This particular recording was a composite of at least two performances in the same venue probably on the same day. How can I tell? That’s the mystery that I will reveal. Watch the neck of the guitarist. In some shots, he has a pink pick stuck in strings below the capo, but not in others.

Now you Don't
Before his solo, it is missing – but it magically appears and disappears during his solo. There are four shots of the solo. It’s present in the first and last shots, but not in two shots in the middle. I know he’s fast, but no one is that fast to be able to move that pick around. During the remainder of the video, it’s present in some shots and not in others. Either the video editors missed it or they assumed no one would notice it.

Friday, May 3, 2013

The Moody Blues: For My Lady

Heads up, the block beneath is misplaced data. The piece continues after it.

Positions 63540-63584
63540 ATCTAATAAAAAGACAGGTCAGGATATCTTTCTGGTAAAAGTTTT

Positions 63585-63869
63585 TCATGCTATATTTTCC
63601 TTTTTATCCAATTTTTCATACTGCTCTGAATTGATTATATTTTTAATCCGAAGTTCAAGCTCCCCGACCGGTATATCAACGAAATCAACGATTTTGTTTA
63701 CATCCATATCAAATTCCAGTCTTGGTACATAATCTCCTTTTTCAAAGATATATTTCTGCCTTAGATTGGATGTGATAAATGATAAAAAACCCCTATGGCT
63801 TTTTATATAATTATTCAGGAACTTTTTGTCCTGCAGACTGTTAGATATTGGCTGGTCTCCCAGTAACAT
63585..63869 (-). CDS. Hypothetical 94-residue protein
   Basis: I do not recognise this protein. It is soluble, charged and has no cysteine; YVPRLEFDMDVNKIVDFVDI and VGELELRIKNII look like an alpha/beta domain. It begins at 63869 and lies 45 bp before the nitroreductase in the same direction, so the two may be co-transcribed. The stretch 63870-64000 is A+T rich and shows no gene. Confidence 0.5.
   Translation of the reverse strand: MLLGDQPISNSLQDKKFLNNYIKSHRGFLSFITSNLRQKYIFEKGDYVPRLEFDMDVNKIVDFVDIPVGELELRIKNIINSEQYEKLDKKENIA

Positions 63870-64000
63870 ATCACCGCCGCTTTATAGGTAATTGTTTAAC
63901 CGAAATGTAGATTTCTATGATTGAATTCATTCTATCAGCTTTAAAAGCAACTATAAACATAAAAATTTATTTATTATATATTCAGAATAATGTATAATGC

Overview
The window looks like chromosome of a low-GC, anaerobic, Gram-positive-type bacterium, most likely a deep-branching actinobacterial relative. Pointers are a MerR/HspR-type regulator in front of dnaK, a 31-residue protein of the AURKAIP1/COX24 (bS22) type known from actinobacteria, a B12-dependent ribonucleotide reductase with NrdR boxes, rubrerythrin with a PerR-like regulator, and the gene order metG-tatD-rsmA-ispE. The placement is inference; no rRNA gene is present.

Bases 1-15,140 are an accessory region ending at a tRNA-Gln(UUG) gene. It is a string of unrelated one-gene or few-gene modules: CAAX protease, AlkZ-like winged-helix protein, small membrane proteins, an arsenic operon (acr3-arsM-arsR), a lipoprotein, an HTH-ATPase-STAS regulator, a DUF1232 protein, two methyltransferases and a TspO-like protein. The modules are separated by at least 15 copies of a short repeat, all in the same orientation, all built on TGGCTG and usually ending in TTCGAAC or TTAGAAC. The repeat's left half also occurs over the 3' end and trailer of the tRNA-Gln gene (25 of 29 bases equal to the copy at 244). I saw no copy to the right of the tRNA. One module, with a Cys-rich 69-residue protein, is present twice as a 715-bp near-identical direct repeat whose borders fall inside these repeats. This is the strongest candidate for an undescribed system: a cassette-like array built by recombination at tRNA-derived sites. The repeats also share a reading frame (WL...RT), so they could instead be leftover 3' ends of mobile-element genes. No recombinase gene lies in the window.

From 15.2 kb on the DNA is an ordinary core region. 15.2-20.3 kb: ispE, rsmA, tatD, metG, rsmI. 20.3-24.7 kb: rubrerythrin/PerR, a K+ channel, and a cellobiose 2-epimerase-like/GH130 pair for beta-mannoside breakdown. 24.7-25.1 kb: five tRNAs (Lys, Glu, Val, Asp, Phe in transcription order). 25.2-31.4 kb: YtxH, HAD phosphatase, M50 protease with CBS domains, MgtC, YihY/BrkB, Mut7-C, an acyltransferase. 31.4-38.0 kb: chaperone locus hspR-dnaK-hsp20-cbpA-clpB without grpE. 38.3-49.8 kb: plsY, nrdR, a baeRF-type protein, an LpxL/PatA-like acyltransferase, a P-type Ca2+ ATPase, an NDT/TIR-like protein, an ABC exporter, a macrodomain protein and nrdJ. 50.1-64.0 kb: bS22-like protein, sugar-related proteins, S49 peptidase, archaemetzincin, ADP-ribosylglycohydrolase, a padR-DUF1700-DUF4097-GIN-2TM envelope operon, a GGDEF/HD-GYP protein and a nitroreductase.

Released in 1972, “Seventh Sojourn” happened to be The Moody Blues’ eighth album and its follow-up “Octave” was actually the ninth by the band. The counting of albums eliminated the band’s debut album, “The Magnificent Moodies,” that contained Denny Laine and Clint Warwick. Instead, the official enumeration began with the enlistment of Justin Hayward and John Lodge and their landmark release of "Days of Future Passed" in 1967.

“Seventh Sojourn” was the album that brought us today’s Friday Flipside, “For My Lady.” Written and sung by the Moodies’ flautist, Ray Thomas, it was one of his most memorable songs and is in a completely different style than the “A” side: “I’m Just a Singer in A Rock N’ Roll Band.”